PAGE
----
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66 | LR4 Date: Team: Class of Risk (LxC+R) Rank Hazard Controls Safe Work Method Statement req? Y/N Trigger for emergency response (what will tell you if something is about to go wrong?) 3 = possible 3 = moderate 7 15 = medium take short term action to improve conditions select highest possible control within capabilities review checklist notify supervisor at end of shift record in daily diary fix within (eg by the end of the week) discuss at next safety meeting / weekly toolbox talk other 4 = minor 5 = insignificant 4 = unlikely 5 = rare SWP / refs: RA Number: NOW GO TO FORM 5B for SWMS if required Supervisor: 16 25 = low select highest possible control within capabilities review procedures & checklist fix within (eg within the month) review during next workplace inspection to ensure risk is still low other 2 = major 1 6 = high stop work & review thoroughly as a team barricade area or take short term action to improve conditions, equipment, people procedures select highest possible control within capabilities immediately notify supervisor/manager record in daily diary fix within (eg by the end of the shift) discuss at next production / safety meeting other Date: Action / added to system: Company Response: Discussed

FORM 5A - RISK ASSESSMENT (& JSA / JHA / Take 5 etc)

Risk assessment (combining also a Job Safety Analysis) & Communication



Diagram 17: Typical formal risk assessment form (NSW DPI & IQA)

Job Step


Likelihood, L

1 = almost certain 2 = likely

Consequence, C:

1 = catastrophic

Rank,R (=LxC):

Minimum management standards for treating the risk

try a less risky option

prevent contact with the hazard

organise work to reduce the exposure

issue PPE

check emergency procedures


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Form 5B Safe Work Method Statement, SWMS (incorporates Safe Work Procedures)
Date: Team:



Diagram 18: Typical SWMS (NSW DPI & IQA) Discussed & agreed precautions Equipment required? list special items below Special training, competency checks, certificates? Permit required, procedure or standard to be developed? Accountabilities Who will make sure this happens? When will it be done by?

Risk Assessment reference:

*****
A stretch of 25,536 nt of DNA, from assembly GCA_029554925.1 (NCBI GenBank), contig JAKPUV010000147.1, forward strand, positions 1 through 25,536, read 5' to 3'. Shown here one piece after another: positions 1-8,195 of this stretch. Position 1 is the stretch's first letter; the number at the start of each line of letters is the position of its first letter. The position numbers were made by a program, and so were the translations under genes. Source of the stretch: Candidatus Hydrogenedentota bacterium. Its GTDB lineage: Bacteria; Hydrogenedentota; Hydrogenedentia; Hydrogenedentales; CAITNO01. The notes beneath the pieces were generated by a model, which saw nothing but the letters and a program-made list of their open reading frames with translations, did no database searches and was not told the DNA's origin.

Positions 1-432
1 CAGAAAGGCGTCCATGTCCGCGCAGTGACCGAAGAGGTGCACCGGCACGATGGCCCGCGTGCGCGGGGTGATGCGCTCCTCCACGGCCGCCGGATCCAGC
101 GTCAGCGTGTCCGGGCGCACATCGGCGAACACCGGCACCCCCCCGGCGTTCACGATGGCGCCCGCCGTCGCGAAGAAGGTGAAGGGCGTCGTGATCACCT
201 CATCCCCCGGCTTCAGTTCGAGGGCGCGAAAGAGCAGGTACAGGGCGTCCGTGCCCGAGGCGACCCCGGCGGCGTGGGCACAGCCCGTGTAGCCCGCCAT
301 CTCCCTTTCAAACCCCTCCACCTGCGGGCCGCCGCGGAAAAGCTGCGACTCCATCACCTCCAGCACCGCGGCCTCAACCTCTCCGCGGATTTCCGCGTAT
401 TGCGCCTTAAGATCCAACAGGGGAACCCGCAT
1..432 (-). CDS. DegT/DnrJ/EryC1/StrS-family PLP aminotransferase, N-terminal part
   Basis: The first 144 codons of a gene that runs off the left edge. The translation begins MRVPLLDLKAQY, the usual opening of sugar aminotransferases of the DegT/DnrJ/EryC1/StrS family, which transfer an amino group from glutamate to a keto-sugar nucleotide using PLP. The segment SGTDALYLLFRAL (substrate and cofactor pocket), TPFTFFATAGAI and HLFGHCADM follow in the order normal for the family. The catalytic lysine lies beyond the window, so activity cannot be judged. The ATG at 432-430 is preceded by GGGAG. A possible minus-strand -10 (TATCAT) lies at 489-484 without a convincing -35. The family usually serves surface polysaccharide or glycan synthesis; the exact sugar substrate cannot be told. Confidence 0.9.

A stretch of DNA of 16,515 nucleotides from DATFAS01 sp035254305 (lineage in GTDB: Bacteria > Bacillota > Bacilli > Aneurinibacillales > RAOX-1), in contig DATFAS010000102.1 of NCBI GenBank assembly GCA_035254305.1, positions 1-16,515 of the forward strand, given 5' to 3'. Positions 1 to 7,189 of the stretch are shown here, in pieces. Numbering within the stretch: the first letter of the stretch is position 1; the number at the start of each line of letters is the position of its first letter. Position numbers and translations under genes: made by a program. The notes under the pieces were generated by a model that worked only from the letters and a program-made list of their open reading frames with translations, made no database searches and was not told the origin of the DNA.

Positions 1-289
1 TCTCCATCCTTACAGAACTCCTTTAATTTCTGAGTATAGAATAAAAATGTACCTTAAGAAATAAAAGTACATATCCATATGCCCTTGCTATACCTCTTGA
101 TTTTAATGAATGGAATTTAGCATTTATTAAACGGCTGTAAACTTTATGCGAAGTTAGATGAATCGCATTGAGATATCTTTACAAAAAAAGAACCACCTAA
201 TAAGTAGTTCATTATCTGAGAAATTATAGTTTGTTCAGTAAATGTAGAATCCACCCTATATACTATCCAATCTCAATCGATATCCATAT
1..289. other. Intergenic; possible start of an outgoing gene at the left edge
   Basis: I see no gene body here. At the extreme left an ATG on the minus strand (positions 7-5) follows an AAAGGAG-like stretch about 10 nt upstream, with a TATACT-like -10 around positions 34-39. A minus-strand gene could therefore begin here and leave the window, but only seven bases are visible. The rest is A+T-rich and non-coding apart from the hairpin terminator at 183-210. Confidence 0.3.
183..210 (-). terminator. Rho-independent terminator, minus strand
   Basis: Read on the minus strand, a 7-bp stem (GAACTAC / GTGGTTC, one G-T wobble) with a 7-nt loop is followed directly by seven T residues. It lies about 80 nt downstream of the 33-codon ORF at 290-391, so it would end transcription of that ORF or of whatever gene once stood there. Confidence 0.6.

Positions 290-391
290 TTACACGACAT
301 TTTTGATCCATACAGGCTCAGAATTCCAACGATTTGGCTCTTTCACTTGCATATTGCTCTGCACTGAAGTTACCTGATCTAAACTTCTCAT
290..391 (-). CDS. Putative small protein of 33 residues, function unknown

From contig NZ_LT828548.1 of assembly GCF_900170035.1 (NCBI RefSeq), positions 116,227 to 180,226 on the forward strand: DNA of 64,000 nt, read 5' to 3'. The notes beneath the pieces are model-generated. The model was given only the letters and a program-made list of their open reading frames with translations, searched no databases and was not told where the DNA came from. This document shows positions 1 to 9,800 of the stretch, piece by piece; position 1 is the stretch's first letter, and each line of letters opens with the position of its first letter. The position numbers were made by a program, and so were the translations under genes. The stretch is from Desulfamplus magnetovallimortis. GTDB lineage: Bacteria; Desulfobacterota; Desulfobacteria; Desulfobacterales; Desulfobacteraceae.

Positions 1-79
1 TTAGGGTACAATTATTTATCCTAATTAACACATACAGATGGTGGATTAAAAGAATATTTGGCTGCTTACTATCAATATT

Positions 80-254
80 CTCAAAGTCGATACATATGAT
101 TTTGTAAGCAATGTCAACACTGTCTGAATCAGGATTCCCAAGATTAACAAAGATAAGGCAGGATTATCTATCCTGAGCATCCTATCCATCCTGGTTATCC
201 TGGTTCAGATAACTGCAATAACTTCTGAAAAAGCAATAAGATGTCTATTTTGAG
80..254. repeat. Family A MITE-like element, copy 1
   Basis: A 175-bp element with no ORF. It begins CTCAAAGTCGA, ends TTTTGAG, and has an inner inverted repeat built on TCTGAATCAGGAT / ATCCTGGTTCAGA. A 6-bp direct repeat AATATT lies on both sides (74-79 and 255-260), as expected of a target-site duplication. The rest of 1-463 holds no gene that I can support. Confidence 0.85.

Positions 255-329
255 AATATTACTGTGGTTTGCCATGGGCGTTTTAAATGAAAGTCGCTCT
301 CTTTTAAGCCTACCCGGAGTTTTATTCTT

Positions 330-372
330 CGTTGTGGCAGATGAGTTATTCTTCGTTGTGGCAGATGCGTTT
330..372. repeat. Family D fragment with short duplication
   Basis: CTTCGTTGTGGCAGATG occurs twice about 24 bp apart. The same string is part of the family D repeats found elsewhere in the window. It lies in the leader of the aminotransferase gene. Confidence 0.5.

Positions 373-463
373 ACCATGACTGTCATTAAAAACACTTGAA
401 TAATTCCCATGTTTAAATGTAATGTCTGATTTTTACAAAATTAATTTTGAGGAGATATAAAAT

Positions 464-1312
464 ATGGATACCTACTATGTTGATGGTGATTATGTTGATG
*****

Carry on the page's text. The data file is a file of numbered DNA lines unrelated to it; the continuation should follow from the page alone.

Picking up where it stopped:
Critical Steps in the task

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Include all high hazards below from the risk assessment

Supervisor: Date: Date:


Reported / RA Number Action/ added to system: Action:



Eg with next shift, at next toolbox talk next safety meeting etc Project number (if applicable): Prepared by:


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Form: Toolbox talk or Pre-start Meeting discussion details

Date Supervisor / recorded by: Contents of Toolbox Talk or Pre-start meeting Safety (cross- reference or topic) Notices Other (especially any changes) Issues Action Responsibility Timing Review required by Sign-off Time: am / pm


People Present




Site / contractor / visitor

Permits, induction, etc requirements

Diagram 19: Typical Toolbox talk or Pre-start meeting record

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Assessment Go to your Learners Workbook 4 and complete Learning & Assessment Task 4.7, which is for you to compile a suite of typical records maintained in relation to the use of explosives, including a copy of the site safety policy. This task will require you to track down a variety of records, so dont get bogged down in detail. Rather you should begin to see the context of the records from two major perspectives: 1. to see records of the four components of work, namely the managed working environment, equipment and materials, people, and processes; and, 2. to see how the continuous improvement loop requires sites to have a clear aim or intent for safe operation, to have a logical approach or plan to achieve that aim, to implement the plan, to monitor the plans implementation, and lastly to make on-going improvements based on the facts derived from the monitoring. On every record you might make a note of your involvement in the record-keeping. For example, you might note this is a copy of the record I (or our team, or the shotfirer, or my/our supervisor, or the maintenance person, etc) made on (date) following (the blast, activity, concern expressed, etc). On another example you might note your review of a procedure/training etc.

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Reference books on explosives often contain technical terms to help communication. Terms may also be derived from legislation, standards, codes and other sources. Legislation contains specific definitions that may differ from generally accepted definitions. AS 2187.0 Explosives: Glossary of Terms contains terms commonly used by blasting practitioners who follow codes, current word usage, literature and manufacturers information. These terms are also used in official documents, courts of law and technical papers.